Weight: 64 ± 6 kg.
BMI: 22.2 ± 5.8 kg/m2
Visual biofeedback (RUSI)
Verbal biofeedback
Participants were placed in a supine position (45° of hip flexion, 90° of knee flexion, the arms close to the trunk in a comfortable position, and the forearms in pronation).
Both groups were instructed about the protocols during 5 min before the experiment, using a video.
RUSI group watched echography images and were advised to pay attention to the changes in thickness of the TrA.
Verbal biofeedback group paid attention to the perception of contraction in the muscles
Four repetitions of the AHE (sustaining an abdominal contraction lasting 7 s after 1 cycle of full inspiration and expiration), with 2 min of rest between repetitions.
One basal measure + 3 measures with biofeedback.
Transversus Abdominis Normalized Thickness:
Difference between the measurement from each repetition and the basal measure, divided by the basal condition, and expressed in arbitrary units.
Normalized Pressure:
Difference of pressure between each repetition and the basal measure, divided by the basal condition, and in arbitrary units.
Post hoc power = 0.804.
Group differences were found (p = 0.006) without interactions (p = 0.994) or repetition effects (p = 0.468).
RUSI feedback resulted in larger changes in thickness than the verbal feedback alone (p < 0.05).
The bias between thickness and pressure for feedback with and without ultrasonography was 0.0490 and −0.0080 respectively.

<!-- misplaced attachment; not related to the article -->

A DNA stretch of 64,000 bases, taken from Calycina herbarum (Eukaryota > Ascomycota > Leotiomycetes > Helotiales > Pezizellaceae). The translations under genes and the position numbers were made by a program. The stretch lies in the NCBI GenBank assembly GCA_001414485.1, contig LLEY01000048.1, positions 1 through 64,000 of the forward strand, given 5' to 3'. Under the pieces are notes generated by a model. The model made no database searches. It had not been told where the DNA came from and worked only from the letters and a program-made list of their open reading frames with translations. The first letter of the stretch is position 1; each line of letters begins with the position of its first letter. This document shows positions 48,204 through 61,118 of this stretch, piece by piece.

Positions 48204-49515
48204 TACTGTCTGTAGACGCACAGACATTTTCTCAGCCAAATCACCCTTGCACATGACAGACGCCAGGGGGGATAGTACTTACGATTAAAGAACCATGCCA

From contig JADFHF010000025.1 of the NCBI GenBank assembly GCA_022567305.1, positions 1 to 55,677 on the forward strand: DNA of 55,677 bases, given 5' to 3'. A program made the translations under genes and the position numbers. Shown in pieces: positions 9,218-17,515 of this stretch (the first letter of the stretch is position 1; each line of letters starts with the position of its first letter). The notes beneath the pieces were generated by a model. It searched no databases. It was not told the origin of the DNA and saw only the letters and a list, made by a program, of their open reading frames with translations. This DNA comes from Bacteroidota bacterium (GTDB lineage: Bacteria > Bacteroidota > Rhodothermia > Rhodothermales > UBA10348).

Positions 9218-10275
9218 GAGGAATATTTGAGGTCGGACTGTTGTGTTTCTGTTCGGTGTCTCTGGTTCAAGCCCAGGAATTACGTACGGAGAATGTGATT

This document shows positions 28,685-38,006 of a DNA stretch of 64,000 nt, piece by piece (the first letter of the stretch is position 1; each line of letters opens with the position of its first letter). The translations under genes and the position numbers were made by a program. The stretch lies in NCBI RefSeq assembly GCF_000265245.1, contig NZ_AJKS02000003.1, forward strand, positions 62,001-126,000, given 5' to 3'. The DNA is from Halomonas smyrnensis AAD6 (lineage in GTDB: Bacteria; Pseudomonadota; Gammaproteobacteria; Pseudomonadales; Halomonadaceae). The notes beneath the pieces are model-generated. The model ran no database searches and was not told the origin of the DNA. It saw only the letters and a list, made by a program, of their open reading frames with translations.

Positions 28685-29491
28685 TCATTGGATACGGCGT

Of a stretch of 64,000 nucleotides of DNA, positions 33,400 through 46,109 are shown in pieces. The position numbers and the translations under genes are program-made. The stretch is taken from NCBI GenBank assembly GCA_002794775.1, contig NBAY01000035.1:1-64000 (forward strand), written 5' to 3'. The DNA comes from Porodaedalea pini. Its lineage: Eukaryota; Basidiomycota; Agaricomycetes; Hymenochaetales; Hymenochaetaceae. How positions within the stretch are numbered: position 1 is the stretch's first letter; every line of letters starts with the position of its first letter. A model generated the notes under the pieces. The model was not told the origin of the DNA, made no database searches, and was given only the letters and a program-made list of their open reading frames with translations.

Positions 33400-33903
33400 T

Significant correlation was not found between pressure measurement and thickness.
The lowest minimal detectable changes were achieved by using the ultrasonography feedback.
Henry et al., 2005 [16] n = 48 healthy participants (6M/42F)
Age: 21.3–23.1 years.
Height: 1.7 ± 0.1 m.
Weight: 62.5–64.0 kg.
BMI: 22.2 ± 5.8 kg/m2
Visual Feedback (RUSI)
Minimal verbal Feedback
Common clinical feedback
(verbal descriptive feedback of any observed substitution patterns, verbal corrective feedback, and cutaneous feedback from palpation)
Participants were placed in a supine position with hips flexed between 40° and 80° and knees flexed between 60° and 120°.
All groups received instruction in how to perform an AHE.
Feedback was given after the first trial and after every other trial thereafter. If the subject appeared to be having difficulty performing the AHE, then the verbal corrective feedback also included a rewording of the instructions to promote understanding.
Each subject was given 2 warm-up trials of the AHE, followed by 10 trials of the AHE, which were assessed as correct or incorrect.
Subjects able to perform 3 consecutives correct AHEs on the retention test, as in the initial test, were considered to have retained the ability to perform the AHE correctly.
Transversus Abdominis
Internal Oblique
External Oblique
Number of trials needed for an individual to consistently perform an AHE.
Subjects’ ability to retain the correct performance of the AHE up to 4 days later.
The ability to perform the AHE differed among groups (p < 0.001). During the initial session, 12.5% of subjects in verbal feedback group, 50.0% of subjects in common clinical feedback group, and 87.5% of subjects in RUSI group were able to perform 3 consecutive AHEs.
There was a difference among groups in the mean number of trials until performance criterion was reached (p = 0.0006).
No differences were noted among feedback groups with regard to the proportions of subjects able to reach the retention criterion.
Herbert et al., 2008 [17] n = 28 healthy participants (9M/19F)